OTTAWA — Jim Balsillie says there's a major policy gap when it comes to nurturing Canada's budding high-tech firms, and he has a plan to fix it.
With an eye on missed opportunities in the Pacific Rim trade talks and the federal election campaign, the former co-chief executive of Research In Motion is helping entrepreneurs in the sector set up a made-in-Canada lobby group.
"It's a bizarrely missing piece . . . The discourse in the country is dominated by people who have never done it," Balsillie said in an interview.
"The game is won and lost substantially by how the rules are shaped — and they're shaped and changed dozens of times every day.
"And this idea of being passive and thinking the rules are going to work for you is naive."
Balsillie has credited persistent lobbying efforts with governments — not only in Canada, but in the United States and beyond — for helping his old company grow into a $20-billion global player.
In the interview, Balsillie recalled how he personally pressed for RIM's interests in Washington once a month, in Brussels once every three months and in Ottawa every couple of months.
He described lobbying as a critical ingredient for a sector based on developing ideas that will generate economic value — an area he said is often misunderstood by policy makers because it differs from traditional industries like manufacturing.
The lobby group, which will create a single voice for some dozens of CEOs and founders of indigenous Canadian technology businesses, should be operating in the weeks following the Oct. 19 election.
It means that before long the next federal government will have a new organization knocking on its door.
Balsillie said up until now only multinational companies from the innovation industry — big players like Google, Facebook, Microsoft and Amazon — have been regularly securing face time with Canadian politicians. He said they've brought their "very sophisticated" lobby efforts to meetings in Ottawa on an almost-weekly basis over the past two years.
By contrast, he said Canadian tech firms have been slow to grasp the importance of actively pushing the public-policy discussion, which will help forge the all-important regulations that govern their industry.
"You have to start taking matters into your own hand and tell the policy makers what, specifically, you need," said Balsillie, who added it's not that politicians don't want to do the right thing, it's that no one is talking to them.
He acknowledged the lobby group's creation will come too late for negotiations of the Trans-Pacific Partnership, a massive, 12-country trade deal signed by Ottawa earlier this week.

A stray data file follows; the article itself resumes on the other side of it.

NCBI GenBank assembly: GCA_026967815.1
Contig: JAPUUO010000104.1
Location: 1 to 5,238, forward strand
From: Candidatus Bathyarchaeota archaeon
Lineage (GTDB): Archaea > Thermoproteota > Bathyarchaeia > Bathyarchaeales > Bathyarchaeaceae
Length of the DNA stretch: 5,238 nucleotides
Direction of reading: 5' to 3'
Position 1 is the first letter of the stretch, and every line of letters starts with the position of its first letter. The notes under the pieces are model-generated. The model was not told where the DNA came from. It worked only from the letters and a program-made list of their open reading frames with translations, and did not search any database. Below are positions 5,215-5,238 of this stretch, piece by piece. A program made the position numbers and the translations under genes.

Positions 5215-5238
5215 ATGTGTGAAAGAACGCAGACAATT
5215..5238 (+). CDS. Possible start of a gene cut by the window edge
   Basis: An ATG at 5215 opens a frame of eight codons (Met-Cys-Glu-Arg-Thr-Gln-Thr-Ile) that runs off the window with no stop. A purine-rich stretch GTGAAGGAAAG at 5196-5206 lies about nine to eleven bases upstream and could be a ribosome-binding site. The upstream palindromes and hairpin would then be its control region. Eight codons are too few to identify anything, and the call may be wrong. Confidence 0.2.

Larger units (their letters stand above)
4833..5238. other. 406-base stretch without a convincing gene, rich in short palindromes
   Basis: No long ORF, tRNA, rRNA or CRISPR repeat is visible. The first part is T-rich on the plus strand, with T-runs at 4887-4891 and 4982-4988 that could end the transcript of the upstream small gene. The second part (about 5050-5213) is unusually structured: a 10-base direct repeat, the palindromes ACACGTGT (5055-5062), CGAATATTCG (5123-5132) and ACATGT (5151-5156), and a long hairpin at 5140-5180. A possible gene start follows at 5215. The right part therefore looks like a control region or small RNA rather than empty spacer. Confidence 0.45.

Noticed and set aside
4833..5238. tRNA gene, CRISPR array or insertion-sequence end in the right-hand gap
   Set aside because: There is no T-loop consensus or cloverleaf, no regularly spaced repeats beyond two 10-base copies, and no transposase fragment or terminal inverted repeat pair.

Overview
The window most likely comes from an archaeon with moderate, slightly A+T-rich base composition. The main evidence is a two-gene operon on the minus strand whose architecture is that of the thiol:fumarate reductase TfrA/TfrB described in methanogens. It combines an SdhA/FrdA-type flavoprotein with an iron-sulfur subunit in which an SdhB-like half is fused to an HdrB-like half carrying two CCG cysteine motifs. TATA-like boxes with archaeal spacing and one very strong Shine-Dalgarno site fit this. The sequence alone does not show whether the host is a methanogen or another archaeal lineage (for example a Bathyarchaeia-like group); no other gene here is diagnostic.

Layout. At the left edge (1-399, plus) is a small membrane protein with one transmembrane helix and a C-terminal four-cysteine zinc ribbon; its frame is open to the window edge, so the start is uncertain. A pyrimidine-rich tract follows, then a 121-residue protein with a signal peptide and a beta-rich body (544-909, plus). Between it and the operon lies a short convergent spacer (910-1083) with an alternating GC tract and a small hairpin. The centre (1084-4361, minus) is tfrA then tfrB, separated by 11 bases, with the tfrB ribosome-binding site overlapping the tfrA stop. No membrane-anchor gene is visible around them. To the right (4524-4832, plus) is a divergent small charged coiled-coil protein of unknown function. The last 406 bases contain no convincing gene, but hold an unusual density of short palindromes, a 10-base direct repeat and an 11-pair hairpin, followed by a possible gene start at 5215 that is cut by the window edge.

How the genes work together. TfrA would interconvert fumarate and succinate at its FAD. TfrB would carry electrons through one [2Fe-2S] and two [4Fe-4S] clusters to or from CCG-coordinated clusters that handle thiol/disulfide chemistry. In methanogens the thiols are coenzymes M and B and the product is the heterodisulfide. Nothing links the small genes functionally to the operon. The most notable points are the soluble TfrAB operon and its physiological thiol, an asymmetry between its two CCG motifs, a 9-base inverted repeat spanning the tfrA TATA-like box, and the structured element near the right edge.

Dairy and auto-sector lobby groups were aggressive in the lead-up to the TPP, a pact that also includes areas of interest to the tech sector, including intellectual property.
With less than two weeks before the federal election, the lobby group will also miss out on providing input to campaigning political parties.
The organization, which has already obtained office space, will also promote the Canadian industry's interests abroad.
This aspect is crucial to companies like D2L Corp., which develops online learning platforms and has offices in Canada, the U.S., Europe, Australia, Brazil and Singapore.
John Baker, D2L's president and CEO, said the company was tied up in litigation in the U.S. for three and a half years with one of their competitors over intellectual property.
D2L prevailed after a "long and hard road," he said, but the situation might have been avoided if the company had voiced its position beforehand with the local government.
"If we're not having that dialogue and, even worse if our competitors are, then it puts us at a very big disadvantage as we go to compete both in our country as well as globally," Baker said in an interview.
He said Balsillie inspired CEOs like himself to form the group.
"He's actually climbed the mountain," Baker said of Balsillie. "He's built a $20-billion company."
John Ruffolo, CEO of one of the country's biggest venture-capital firms, said Canada's innovation sector wasn't quite ready to create a lobby group in the past because it had been struggling until about four years ago.
Its future now looks bright, added Ruffolo, the head of OMERS Ventures.
"But one thing is violently clear — there's almost universal consensus of 'Yes, you're right, we need to have a single voice,' " Ruffolo said.
Balsillie argues the country's prosperity will depend on the success of commercialization ideas, which will also affect innovation in traditional industries such as manufacturing and natural resources.
He said the innovation economy has shown zero growth for three decades and has a considerable productivity gap with the U.S. despite billions of dollars of government assistance.
An internal government memo, dated from last October and obtained by The Canadian Press, said billions of public dollars spent over two decades did little to reverse Canada's long decline in business innovation.
On the campaign trail, Balsillie said political parties have continued to pitch similar tweaks for the sector, such as tax credits, cash for basic research and investments for incubators.
"But none of them has a strategy," said Balsillie, who aims to help these companies provide input to policy makers.
"It's the definition of insanity by Einstein, which is to do the same thing over and over again and expect a different outcome."
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Andy Blatchford, The Canadian Press